The Good Times Can Roll On

This origilee-ohaniannally appeared in the August 24, 2018 print edition of the Wall Street Journal By Edward C. Presscott and Lee E. Ohanian.  Lee E. Ohanian is a Professor of Economics, and Director of the Ettinger Family Program in Macroeconomic Research at UCLA.

The economy isn’t on a “sugar high.” Pro-market policy improved incentives to work and invest.

Some Keynesian economists argue that the U.S. economy’s recent uptick is only a “sugar high.”  They predict that the slow-growth conditions of the Obama years will soon return.  But this pessimistic view is misguided.  better economic policies are the primary reason the economy has improved since 2016.  If pro-growth policies remain in place, the economy’s strong performance will likely continue.

The growth paths in a market economy depend on the quality of government policies and institutions.  These affect the incentives to innovate, start a business, hire workers, and invest in physical and human capital.  If policies are reformed to increase incentives for market economic activity — as many have been under President Trump and the Republican-controlled Congress — then investment and labor input expand as the economy rises to a higher growth path.  Once the economy reaches its new growth path, labor and investment stabilize at higher levels.

It’s clear the recovery ended in 2014 because the two hallmarks of recovery — investment’s share of gross domestic product and labor input relative to the adult population — stopped increasing.  This left a large gap between actual output and the output level that would have occurred had the economy recovered to its prerecession growth path.  According to our calculations, the U.S. cumulatively lost about $18 trillion in income and output between 2007 and 2016.  Everything suggested this shortfall would persist or even grow.

Yet economic performance began to improve beginning in the first quarter of 2017.  Real GDP growth accelerated to about 2.7% between the end of 2016 and the second quarter of 2018, up from about 2% between 2014 and the end of 2016.  The share of GDP devoted to nonresidential business investment rose to a historic high.

The best measure of labor input — the total number of market hours worked divided by the 16-and-older population — is growing faster than in 2014-2016, and is now close to its all-time high.  This is all the more impressive since the growth rate of the working-age population is slowing.  Perhaps the most exciting aspect of the current economy: The emergence of better job opportunities has reduced the number of people on disability.  This has led the Social Security Administration to reverse its previous warning that the disability system would become insolvent as soon as 2023.

U.S. economic performance is the strongest in years.  One policy driving this turnaround is the substantially lower corporate-tax rate, which has made the U.S. more competitive with other countries.  Regulatory changes — such as the partial rollback of Dodd-Frank and new leadership within the Consumer Financial Protection Bureau — also have proved helpful, particularly for small businesses, which are benefiting from lower record-keeping and compliance costs.  Meanwhile, the number of regulatory pages in the Federal Register has been cut by a third since President Obama’s last year in office.  That’s a major reason the National Federation of Independent Business reports that more small-business owners are hiring than ever.  They’re also increasingly optimistic about the future of the U.S. economy.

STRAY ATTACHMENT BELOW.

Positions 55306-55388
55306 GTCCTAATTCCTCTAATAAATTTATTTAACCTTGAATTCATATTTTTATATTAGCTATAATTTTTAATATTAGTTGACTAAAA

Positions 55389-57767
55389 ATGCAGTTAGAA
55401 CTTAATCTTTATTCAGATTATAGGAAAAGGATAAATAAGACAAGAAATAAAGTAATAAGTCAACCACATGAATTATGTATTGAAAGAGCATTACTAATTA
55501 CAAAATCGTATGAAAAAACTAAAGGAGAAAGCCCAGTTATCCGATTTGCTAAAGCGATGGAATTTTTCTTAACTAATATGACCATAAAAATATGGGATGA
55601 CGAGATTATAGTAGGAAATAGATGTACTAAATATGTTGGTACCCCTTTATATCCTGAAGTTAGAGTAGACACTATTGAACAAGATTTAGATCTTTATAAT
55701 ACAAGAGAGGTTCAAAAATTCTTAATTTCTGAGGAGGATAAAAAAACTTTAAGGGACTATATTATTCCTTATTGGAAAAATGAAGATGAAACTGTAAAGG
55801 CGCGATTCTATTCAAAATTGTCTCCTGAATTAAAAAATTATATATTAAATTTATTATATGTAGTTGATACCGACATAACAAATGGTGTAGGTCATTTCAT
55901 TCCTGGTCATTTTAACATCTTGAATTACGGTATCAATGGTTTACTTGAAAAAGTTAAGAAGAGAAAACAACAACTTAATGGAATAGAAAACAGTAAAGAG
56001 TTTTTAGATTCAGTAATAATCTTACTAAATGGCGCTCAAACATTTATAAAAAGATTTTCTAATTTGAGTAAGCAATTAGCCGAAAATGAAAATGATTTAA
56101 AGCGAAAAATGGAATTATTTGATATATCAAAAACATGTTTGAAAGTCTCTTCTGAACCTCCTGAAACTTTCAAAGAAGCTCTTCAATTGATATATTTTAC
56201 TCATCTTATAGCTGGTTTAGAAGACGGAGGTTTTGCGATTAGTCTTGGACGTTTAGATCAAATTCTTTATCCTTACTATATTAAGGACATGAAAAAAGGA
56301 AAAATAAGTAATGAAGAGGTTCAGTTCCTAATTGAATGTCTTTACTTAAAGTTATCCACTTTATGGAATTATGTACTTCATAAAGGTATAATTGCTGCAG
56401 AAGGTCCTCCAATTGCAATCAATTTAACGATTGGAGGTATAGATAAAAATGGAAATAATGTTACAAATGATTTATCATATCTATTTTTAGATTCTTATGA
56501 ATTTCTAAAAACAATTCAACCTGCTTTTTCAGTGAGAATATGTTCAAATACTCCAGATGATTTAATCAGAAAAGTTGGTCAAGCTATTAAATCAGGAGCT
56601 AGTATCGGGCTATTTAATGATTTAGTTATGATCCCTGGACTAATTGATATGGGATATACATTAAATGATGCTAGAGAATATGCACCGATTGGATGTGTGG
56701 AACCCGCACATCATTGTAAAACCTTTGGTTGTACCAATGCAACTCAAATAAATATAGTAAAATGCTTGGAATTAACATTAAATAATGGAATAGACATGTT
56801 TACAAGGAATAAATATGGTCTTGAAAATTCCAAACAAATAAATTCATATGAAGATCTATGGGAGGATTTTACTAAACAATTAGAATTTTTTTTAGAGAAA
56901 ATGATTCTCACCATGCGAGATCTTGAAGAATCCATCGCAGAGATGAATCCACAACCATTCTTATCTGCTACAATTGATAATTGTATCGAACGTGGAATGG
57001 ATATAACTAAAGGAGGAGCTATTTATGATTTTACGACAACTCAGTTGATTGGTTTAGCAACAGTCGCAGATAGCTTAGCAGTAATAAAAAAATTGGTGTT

As the two hallmarks of recovery are still rising, the economy likely has not reached its new, higher growth path.  This means that the U.S. can expect from trade are greater than $10,000 a year, according to the Tax Foundation.  Further cooperative trade agreements — rather than wide-ranging tariffs — would expand these already large benefits.

A second area for reform that could put the U.S. on a still-higher growth path is health care.  The rise of health-care costs is the most important reason wages have not increased more for U.S. workers.  The extra compensation is swallowed up by health insurance premiums.  Expanding medical savings accounts and decoupling health plans from employment would create incentives for both consumers and their health-care providers to economize on health-care spending.  This would lower costs without compromising quality.

U.S. economic performance over the past decade illustrates the substantial influence of government policies on growth.  While some are reluctant to admit it, the current performance is a result of policies that basic economic theory tells us will increase investment and hiring.  Even greater prosperity is possible if policy makers stay the course and continue to implement pro-market economic policies.

Mr. Prescott, a 2004 Nobel economics laureate, is director for the Center for the Advanced Study in Economic Efficiency at Arizona State University.  Mr. Ohanian, a senior fellow at the Hoover Institute, is associate director of the center at ASU.

This piece first appeared in The Wall Street Journal.